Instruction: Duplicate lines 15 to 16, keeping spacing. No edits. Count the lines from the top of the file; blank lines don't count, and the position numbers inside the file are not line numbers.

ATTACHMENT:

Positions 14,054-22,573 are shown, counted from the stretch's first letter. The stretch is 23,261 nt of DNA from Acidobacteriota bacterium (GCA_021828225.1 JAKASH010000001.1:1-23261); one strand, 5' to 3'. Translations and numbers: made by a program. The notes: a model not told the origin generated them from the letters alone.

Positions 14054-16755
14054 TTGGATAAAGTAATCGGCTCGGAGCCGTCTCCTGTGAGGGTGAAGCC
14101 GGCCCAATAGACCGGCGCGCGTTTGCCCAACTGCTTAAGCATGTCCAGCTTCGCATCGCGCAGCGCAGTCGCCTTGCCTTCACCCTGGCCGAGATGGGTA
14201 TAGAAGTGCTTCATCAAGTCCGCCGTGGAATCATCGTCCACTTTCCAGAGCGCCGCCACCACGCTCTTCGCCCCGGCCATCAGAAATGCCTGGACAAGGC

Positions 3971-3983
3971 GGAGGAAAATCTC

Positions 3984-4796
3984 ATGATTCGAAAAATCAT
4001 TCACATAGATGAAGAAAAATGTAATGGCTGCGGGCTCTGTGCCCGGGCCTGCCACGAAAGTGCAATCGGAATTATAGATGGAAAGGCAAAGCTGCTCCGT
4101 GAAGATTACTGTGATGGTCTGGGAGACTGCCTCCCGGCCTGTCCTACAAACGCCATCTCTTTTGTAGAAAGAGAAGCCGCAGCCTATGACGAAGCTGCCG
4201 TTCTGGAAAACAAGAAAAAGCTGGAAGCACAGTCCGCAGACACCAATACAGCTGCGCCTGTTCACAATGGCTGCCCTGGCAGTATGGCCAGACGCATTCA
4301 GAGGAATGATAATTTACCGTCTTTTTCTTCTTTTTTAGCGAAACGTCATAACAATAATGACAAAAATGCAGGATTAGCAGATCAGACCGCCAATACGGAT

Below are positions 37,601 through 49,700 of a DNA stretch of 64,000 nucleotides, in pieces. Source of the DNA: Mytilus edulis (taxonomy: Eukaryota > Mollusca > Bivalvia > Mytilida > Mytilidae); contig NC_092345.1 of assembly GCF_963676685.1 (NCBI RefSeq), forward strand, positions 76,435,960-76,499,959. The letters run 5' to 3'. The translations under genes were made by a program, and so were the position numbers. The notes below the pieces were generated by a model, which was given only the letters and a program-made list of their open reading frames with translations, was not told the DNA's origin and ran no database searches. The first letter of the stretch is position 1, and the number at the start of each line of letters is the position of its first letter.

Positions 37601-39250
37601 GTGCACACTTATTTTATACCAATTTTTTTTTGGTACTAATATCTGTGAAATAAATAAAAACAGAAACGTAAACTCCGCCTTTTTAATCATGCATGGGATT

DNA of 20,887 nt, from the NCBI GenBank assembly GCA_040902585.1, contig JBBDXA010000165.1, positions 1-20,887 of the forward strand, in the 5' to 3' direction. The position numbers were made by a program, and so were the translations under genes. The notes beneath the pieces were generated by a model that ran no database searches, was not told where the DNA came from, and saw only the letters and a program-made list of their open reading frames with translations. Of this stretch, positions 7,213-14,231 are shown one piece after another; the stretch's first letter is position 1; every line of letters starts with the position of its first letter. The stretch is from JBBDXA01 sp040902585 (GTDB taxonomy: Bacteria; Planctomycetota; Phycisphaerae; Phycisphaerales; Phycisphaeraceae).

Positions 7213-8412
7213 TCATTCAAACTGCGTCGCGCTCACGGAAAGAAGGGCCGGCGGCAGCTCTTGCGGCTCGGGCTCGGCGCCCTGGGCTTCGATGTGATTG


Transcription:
Positions 37601-39250
37601 GTGCACACTTATTTTATACCAATTTTTTTTTGGTACTAATATCTGTGAAATAAATAAAAACAGAAACGTAAACTCCGCCTTTTTAATCATGCATGGGATT